UNITED STATES DISTRICT COURT CENTRAL DISTRICT OF CALIFORNIA
November 29, 2012
DAVID CLAASSEN, PETITIONER,
MARTIN BITER, WARDEN, RESPONDENT.
The opinion of the court was delivered by: Hon. Stephen V. Wilson United States District Judge
ORDER ACCEPTING FINDINGS, CONCLUSIONS AND RECOMMENDATIONS OF UNITED STATES MAGISTRATE JUDGE AND DENYING CERTIFICATE OF APPEALABILITY
Pursuant to 28 U.S.C. § 636, the Court has reviewed the Petition, all of the records herein, the Magistrate Judge's Report and Recommendation ("R&R"), Petitioner's objections to the R&R ("Objections"), and has made a de novo determination.
In his Objections, Petitioner raises -- some for the first time -- four grounds for relief:
(1) a one-sentence summary in the R&R misstates that Petitioner "personally shot a firearm during the incident" and "the R&R should reflect that petitioner's additional punishment of 25 years to life based on aider and abettor liability, § 12022.53(e)(1), was dependent on the sufficiency of the proof that he violated § 186.22(b)"; however, the evidence was insufficient to show Petitioner violated § 186.22(b), (Objs. at 4-5);
(2) the R&R's discussion of sufficiency of the evidence to establish California Penal Code § 186.22(b) "mixes apples . . . and oranges" because Detective Gutierrez's testimony "did not say whether CLB's crimes were the same" as the primary activities of ESL, (id. at 7);
(3) "[t]here was insufficient evidence of a 'pattern of criminal gang activity' because the gang expert's testimony was speculative about CLB's primary criminal activity and the lack of proof could not properly be remedied by 'common sense,'" (id. at 11); and
(4) "[t]here was insufficient evidence that petitioner acted for the benefit of or in association with, a criminal street gang." (Id. at 15.)
The Court has reviewed Petitioner's Objections and concludes that all lack merit.
First, the Court refuses to consider Petitioner's contentions that there was insufficient evidence to establish "petitioner's additional punishment of 25 years to life based on aider and abettor liability" and Detective Gutierrez's testimony "did not say whether CLB's crimes were the same" as the primary activities of ESL because both arguments were not raised in the earlier proceedings before the Magistrate Judge. United States v. Howell, 231 F.3d 615, 621 (9th Cir. 2000) ("[A] district court has discretion, but is not required, to consider evidence presented for the first time in a party's objection to a magistrate judge's recommendation").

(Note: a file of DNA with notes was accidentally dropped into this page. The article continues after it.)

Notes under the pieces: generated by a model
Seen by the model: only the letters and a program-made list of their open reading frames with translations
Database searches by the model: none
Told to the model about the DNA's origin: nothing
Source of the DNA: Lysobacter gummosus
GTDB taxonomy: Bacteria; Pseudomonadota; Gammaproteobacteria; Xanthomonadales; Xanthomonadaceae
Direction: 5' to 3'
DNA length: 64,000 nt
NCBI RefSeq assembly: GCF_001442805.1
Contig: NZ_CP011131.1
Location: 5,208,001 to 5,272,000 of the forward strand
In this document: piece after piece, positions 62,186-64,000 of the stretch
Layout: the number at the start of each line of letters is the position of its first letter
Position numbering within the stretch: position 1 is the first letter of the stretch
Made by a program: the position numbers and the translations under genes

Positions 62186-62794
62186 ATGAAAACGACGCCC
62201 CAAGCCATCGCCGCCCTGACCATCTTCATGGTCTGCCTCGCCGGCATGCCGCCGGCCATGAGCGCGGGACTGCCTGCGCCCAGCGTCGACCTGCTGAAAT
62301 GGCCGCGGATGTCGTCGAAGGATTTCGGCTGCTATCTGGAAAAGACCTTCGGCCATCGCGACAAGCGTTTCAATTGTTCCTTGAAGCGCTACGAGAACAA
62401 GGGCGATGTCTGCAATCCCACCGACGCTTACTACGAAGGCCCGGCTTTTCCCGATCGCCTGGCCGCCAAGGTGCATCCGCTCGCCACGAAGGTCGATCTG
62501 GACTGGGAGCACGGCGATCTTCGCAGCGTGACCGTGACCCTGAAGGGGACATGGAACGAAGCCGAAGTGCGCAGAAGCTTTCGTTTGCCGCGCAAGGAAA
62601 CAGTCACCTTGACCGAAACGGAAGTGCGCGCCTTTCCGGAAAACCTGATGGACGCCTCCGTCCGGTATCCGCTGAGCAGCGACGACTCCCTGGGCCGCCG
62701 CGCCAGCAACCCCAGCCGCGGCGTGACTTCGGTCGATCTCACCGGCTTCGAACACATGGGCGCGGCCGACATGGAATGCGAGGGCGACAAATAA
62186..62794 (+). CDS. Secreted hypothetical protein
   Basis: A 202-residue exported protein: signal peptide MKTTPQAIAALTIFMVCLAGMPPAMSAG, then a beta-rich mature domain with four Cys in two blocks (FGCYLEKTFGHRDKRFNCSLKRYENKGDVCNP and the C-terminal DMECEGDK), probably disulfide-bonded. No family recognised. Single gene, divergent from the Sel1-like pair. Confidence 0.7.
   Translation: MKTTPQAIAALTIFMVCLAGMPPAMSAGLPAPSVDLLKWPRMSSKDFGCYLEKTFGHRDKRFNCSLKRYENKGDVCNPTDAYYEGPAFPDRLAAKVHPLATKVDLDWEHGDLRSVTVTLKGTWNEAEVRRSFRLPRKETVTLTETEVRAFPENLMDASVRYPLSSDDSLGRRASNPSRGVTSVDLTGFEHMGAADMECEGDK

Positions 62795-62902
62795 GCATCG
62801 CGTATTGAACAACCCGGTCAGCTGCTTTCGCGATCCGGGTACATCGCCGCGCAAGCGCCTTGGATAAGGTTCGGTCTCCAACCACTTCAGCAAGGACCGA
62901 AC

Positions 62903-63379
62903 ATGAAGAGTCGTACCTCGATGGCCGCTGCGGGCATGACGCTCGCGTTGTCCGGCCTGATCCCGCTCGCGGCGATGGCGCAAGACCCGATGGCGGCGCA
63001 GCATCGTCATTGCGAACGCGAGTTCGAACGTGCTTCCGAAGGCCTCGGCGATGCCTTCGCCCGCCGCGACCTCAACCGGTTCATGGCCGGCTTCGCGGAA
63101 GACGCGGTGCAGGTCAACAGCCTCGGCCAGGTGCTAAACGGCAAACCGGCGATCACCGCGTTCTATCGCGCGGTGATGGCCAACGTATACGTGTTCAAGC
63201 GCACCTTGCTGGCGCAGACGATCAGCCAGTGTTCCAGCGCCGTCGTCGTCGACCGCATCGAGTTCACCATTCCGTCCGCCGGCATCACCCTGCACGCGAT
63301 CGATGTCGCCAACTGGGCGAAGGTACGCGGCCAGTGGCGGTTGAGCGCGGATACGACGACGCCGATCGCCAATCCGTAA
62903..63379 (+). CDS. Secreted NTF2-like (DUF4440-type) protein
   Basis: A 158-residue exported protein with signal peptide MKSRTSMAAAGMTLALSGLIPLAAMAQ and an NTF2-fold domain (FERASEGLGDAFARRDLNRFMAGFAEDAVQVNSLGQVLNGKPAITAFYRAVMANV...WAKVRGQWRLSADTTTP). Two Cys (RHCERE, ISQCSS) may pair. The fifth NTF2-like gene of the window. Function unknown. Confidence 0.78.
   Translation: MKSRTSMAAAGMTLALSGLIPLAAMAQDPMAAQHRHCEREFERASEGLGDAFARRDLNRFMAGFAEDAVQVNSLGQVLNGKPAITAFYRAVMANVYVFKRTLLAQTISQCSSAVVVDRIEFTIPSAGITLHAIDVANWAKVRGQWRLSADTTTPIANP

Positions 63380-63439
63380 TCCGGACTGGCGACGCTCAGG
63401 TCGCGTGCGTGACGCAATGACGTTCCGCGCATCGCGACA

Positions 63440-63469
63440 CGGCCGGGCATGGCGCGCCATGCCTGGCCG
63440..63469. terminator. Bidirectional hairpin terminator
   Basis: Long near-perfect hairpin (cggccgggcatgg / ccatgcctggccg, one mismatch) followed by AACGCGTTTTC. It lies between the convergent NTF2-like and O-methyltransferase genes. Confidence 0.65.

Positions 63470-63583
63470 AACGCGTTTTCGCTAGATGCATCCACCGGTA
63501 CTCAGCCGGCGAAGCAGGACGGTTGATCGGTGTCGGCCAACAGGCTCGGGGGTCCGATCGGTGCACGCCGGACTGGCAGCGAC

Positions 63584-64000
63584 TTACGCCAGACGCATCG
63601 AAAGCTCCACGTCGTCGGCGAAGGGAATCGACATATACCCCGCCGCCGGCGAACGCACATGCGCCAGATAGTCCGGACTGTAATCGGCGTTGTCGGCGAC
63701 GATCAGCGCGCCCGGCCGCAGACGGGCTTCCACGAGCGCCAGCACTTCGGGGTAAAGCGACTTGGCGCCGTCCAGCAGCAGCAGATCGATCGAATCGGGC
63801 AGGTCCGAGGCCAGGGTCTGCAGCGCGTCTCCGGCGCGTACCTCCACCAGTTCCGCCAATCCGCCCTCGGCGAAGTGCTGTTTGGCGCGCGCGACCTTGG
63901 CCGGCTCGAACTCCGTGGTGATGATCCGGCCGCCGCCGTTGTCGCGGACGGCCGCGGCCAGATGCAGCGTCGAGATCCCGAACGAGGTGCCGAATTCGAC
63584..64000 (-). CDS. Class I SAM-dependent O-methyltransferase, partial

In any event, as to Petitioner's argument that there was an "absence of evidence linking CLB to ESL," (Objs. at 8), the prosecution need not prove what subset of a criminal street gang was involved. See People v. Ortega, 145 Cal.App.4th 1344, 1356-57 (2006) ("In light of the nature of gang structure and the apparent willingness of members of different gangs to work with other gangs to commit crimes, requiring the prosecution to prove the specific subset of a larger gang in which a defendant operated would be an impossible, and ultimately meaningless task."); People v. Valdez, 58 Cal.App.4th 494, 506-07 (1997) ("[G]angs are not public and open organizations or associations like the YMCA or State Bar Association, which have a clearly defined and ascertainable membership. Rather, gangs are more secretive, loosely defined associations of people, whose involvement runs the gamut from 'wannabes' to leaders. Moreover, determining whether someone is involved and the level of involvement is not a simple matter and requires the accumulation of a wide variety of evidence over time and its evaluation by those familiar with gang arcana in light of pertinent criteria.") (footnote omitted).
Although Petitioner cites to People v. Williams, 167 Cal.App.4th 983 (2008), in support of his assertion, in that case, the court found that the factions of the gang at issue shared a common name and ideology, but that there was a lack of organization within the gang and that the different factions did not necessarily know the activities of other factions within the gang. Id. at 987-88. Here, no evidence indicated the goals and activities of a particular subset were not shared by the others. (See, e.g., Lodg. No. 5, Reporter's Transcript, at 749 (Detective Gutierrez's testimony that a "clique is just a group of people who claim a certain area but [are] still part of the large gang"), 751 (Detective Gutierrez's testimony that CLB is differentiated from ESL only in that "they hang out in a certain geographical area[, but t]hey're still a member of the gang"), 752 (Detective Gutierrez's testimony that Petitioner is a known member of CLB), 759 (Detective Gutierrez's testimony that CLB and ESL are "the same gang" and "CLB is the same as Eastside Longo").)
Second, Petitioner's quibble with the R&R's one-sentence summary of facts fails to demonstrate that he is entitled to habeas relief. In any event, to the extent Petitioner objects to the one-sentence summary, the Court declines to accept and adopt the summary on lines 16-17 of page 2 of the R&R.
Third, with respect to Petitioner's "third" and "fourth" objections, (see Objs. at 11-20), Petitioner echos and essentially restates the arguments made in the Petition. Those arguments lack merit for the reasons stated in the R&R.
Finally, for the reasons set forth in the Magistrate Judge's R&R, the Court finds that Petitioner has not made a substantial showing of the denial of a constitutional right. See 28 U.S.C. § 2253; Fed. R. App. P. 22(b); Miller-El v. Cockrell, 537 U.S. 322, 336 (2003). Thus, the Court declines to issue a certificate of appealability.
Accordingly, IT IS ORDERED THAT:
1. Judgment shall be entered dismissing the action with prejudice.
2. The Clerk shall serve copies of this Order and the Judgment herein on the parties.
3. A Certificate of Appealability, is denied.
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